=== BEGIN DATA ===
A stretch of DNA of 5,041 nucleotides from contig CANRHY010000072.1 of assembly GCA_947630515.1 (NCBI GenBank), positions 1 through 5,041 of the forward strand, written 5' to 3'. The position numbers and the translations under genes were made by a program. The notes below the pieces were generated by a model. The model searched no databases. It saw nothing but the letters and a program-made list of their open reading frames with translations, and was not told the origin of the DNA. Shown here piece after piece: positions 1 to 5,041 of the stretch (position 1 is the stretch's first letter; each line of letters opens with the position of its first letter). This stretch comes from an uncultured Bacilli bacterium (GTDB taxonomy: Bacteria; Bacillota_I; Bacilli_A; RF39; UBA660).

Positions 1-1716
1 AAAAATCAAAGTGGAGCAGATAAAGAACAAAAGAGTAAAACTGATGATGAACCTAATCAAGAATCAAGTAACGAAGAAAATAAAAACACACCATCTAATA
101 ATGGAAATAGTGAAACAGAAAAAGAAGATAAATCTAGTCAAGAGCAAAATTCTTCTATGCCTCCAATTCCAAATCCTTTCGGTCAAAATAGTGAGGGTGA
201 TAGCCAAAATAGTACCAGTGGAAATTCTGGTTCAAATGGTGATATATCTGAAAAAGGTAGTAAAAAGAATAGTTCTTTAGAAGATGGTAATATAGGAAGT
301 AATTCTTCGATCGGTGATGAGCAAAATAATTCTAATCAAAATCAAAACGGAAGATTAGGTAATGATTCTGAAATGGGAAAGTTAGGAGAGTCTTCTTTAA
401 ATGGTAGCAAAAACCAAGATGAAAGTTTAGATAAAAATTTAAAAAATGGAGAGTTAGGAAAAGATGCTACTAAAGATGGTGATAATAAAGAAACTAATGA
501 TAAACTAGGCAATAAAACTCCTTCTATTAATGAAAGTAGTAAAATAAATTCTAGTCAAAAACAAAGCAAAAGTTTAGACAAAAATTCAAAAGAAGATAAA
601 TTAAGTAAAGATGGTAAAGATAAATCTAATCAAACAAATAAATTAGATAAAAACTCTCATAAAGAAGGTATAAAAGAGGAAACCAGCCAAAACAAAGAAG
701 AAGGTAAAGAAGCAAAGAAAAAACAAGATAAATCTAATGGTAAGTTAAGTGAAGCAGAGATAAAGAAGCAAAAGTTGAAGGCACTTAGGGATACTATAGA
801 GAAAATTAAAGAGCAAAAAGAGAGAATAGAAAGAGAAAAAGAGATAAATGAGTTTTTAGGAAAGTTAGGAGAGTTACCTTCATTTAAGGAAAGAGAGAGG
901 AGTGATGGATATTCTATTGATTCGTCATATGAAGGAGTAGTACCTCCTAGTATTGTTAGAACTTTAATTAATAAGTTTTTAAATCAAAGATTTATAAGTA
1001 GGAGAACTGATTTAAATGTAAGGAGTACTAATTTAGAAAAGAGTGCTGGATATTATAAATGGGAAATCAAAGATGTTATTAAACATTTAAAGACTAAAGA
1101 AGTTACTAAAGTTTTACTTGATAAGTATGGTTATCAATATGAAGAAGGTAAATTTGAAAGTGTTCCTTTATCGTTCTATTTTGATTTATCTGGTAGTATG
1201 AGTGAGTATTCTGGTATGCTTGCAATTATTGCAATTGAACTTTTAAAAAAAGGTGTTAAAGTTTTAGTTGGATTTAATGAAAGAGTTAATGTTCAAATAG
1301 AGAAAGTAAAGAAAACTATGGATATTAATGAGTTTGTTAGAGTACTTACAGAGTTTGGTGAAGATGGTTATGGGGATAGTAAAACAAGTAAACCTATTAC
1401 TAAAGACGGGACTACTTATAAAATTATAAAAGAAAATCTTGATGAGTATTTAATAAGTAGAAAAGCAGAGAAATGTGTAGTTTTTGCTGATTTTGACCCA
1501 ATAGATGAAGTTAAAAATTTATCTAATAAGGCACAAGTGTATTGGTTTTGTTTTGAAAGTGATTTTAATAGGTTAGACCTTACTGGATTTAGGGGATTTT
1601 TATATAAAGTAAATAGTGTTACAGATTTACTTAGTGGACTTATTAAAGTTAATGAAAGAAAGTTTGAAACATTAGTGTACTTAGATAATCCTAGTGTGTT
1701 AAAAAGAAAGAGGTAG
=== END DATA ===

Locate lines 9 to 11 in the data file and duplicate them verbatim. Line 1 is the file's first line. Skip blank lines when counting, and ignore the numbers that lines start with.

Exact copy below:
601 TTAAGTAAAGATGGTAAAGATAAATCTAATCAAACAAATAAATTAGATAAAAACTCTCATAAAGAAGGTATAAAAGAGGAAACCAGCCAAAACAAAGAAG
701 AAGGTAAAGAAGCAAAGAAAAAACAAGATAAATCTAATGGTAAGTTAAGTGAAGCAGAGATAAAGAAGCAAAAGTTGAAGGCACTTAGGGATACTATAGA
801 GAAAATTAAAGAGCAAAAAGAGAGAATAGAAAGAGAAAAAGAGATAAATGAGTTTTTAGGAAAGTTAGGAGAGTTACCTTCATTTAAGGAAAGAGAGAGG